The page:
While my response to this question may be unexpected, I would have to say that my high school physics teacher Bob Carmody, changed my life. We are all shaped by others when we are young, and I certainly was by Bob. He made science and math fun and real. He encouraged experimentation and explained the world around us in exciting ways. He was a tough grader and tester, but fair and most convincing. Bob was also the assistant football and basketball coach. His mentorship continued on the court and football field. Whether it was pre-game prayer, observing game errors, or rebuilding my confidence after a loss, he helped understand academics and school, and most importantly, life.

Ok, thank you for all that. Now let’s shift to the main focus of this interview. We would like to explore and flesh out how to survive and thrive in crisis. How would you define a crisis?

A crisis is a Medusa that can bite you in many ways. In large part, a crisis involves danger, trouble, or intense difficulty either from an external stimulus or from within an organization. A crisis can also focus on irritating or difficult decisions with consequences that must be managed along any branch or sequel.

Before a crisis strikes, what should business owners and leaders think about and how should they plan?

Business owners and leaders must build resilience with adequate reserves for the continuation of operations, build a portfolio of secondary suppliers and supply chain functions for all needs. A working knowledge of formal and informal leaders and managers who will ride out a crisis with you, without wavering. While a cadet at West Point, I was always exposed to a unique phrase, “Mission First-People Always.” As long as you focus on the corporate mission and take care of your employees, companies stand a far better chance of weathering crises. If everyone leans forward, rather than back and has confidence in their organization, many crises will just be a corporate “speed bump.”

There are opportunities to make the best of every situation and it’s usually based on how you frame it. In your opinion or experience, what’s the first thing people should do when they first realize they are in a crisis situation? What should they do next?

It is essential to communicate above and beyond. Employees get anxious, acknowledge rumors and perceptions, and modulate their angst into not just the company but into their families. It is essential to be transparent and keep everyone informed. With the pervasiveness of media channels available today, companies can choose to use social media as a constructive tool or a crisis amplifier.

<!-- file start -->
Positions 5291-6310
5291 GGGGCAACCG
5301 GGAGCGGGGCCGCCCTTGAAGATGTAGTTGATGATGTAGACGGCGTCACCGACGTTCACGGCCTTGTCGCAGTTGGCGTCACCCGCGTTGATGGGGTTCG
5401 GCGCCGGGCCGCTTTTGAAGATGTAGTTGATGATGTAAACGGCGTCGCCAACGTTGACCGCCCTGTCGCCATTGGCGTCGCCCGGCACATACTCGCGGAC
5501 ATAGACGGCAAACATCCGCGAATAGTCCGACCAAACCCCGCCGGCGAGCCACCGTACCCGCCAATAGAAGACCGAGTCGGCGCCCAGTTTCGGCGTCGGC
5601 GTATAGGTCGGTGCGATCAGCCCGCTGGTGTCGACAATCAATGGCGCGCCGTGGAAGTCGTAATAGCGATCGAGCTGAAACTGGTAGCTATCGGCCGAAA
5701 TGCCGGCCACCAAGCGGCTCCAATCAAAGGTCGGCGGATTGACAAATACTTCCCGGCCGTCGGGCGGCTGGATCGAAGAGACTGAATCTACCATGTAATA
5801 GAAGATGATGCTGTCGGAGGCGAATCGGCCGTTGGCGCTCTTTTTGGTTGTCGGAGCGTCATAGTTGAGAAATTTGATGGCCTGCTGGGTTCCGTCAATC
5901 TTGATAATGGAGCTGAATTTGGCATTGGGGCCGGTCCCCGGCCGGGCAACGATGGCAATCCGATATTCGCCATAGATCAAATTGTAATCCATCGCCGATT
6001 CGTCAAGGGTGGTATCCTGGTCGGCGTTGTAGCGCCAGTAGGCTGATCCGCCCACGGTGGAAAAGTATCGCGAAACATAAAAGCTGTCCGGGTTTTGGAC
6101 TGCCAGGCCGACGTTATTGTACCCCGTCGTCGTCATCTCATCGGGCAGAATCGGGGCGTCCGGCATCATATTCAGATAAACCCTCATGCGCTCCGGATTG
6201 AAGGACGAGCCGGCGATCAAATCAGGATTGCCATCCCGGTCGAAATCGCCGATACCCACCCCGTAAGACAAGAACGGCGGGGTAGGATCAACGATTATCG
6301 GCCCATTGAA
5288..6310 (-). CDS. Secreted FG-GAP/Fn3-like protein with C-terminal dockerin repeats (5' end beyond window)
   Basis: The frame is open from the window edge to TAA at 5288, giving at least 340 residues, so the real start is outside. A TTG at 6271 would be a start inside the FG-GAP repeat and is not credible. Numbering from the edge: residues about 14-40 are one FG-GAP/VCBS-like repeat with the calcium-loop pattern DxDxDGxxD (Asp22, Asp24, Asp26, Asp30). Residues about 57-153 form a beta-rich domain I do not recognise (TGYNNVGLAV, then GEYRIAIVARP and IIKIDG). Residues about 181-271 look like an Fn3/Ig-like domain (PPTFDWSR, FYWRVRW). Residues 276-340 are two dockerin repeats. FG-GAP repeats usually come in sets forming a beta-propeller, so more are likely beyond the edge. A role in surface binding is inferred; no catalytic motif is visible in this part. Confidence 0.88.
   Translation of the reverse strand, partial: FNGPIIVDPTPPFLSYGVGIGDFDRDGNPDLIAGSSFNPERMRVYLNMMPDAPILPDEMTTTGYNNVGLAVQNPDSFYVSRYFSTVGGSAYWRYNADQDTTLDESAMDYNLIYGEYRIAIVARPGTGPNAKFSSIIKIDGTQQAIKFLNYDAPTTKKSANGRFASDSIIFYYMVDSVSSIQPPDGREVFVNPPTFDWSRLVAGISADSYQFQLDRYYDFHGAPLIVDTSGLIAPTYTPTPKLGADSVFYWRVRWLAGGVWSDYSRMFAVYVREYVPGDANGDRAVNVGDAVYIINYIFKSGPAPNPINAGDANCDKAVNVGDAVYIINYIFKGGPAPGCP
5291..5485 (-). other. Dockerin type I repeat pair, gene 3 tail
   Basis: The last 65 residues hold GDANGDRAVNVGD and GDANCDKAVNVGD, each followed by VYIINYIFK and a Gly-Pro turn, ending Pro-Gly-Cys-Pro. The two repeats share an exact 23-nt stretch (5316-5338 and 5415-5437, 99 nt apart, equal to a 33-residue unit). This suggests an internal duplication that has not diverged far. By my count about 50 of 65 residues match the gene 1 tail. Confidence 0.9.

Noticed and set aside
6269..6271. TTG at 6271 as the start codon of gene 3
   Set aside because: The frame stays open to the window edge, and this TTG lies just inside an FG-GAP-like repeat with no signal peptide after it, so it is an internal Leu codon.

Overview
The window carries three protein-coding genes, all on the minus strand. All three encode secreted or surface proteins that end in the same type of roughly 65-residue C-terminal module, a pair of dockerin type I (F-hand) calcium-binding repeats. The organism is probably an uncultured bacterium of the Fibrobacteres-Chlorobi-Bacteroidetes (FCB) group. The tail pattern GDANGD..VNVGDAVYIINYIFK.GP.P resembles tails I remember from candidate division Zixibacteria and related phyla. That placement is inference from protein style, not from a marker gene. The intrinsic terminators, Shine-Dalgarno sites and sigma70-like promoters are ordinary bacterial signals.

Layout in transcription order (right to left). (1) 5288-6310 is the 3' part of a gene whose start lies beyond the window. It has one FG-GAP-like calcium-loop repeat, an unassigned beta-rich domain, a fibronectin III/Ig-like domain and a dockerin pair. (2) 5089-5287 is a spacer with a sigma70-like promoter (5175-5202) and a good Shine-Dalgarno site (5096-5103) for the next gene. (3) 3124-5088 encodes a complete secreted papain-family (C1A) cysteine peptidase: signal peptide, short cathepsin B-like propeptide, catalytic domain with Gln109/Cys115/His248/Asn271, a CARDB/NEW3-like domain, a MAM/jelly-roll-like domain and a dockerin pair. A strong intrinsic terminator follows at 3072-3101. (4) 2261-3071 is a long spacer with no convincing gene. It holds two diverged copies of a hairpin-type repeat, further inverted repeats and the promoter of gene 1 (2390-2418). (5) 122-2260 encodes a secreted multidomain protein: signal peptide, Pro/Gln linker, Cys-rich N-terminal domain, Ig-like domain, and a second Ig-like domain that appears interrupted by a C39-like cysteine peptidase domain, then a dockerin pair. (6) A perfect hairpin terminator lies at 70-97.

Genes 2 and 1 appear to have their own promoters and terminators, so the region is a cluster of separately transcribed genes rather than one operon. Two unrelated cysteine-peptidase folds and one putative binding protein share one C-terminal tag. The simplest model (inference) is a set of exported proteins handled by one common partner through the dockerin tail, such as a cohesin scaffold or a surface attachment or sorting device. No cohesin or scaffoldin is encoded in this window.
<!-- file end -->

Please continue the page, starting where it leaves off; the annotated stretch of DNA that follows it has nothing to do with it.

What do you believe are the characteristics or traits needed to survive a crisis?

  • Arbitration and mediation during discord
  • Steady, unemotional communications
  • Transparency in information and some decisions
  • Strategic insight tied to actions the company takes during the crisis
  • Illumination of employee purpose in the company (I see far too many companies where the workers have no idea of how they do or will impact humanity; they know they have to make a part)
  • Employee family support and stability (heavy lean on HR and benefits)
  • Intense strategy work to determine change, lost or new markets
  • Intense strategy work to see if a crisis can bring new opportunities (during and post-crisis)

When you think of those traits, which person comes to mind? Can you explain why you chose that person?

Gen. Colin Powell comes to mind for me immediately. While on staff at the Pentagon, I had a few opportunities to attend “Tank” meetings. These are meetings of the Senior Service Leaders and the Chairman of the Joint Chiefs of Staff. Experts are brought in as needed. When all are in attendance, the Tank session does not end until a decision is reached. Every decision at that altitude has major consequences for the mission. Most of these events resulted from a world crisis or an internal “crisis” within the Defense Department.

Gen. Powell was a master at problem identification and understanding and arbitrating the problem or issue’s motives. When it was time to decide, he took votes and comments from the Service Chiefs. Still, Gen. Powell would get up and walk the perimeter of the Tank and stare every attendee in the eyes for acknowledgment of the decision, additional arguments, or heaven forbid, dissenting views. He decentralized the decision and made everyone a stakeholder of the crisis.

Once all involved “broke huddle” from a Tank Session, there was an implied unity of effort, and all voices were heard.

Did you have a time in your life where you had one of your greatest setbacks, but you bounced back from it stronger than ever? Can you share that story with us?

I was the Vice President for one of the companies in my resume. A merger and acquisition occurred with the condition that the acquired company would bring its vice president. Despite performance metrics, I was not retained. At the time, I was angry and embarrassed.

I opted to establish my own consulting company and was immediately hired back for technology consulting and advice, which included the company’s mission area that relieved me. I held no grudge and had no remorse.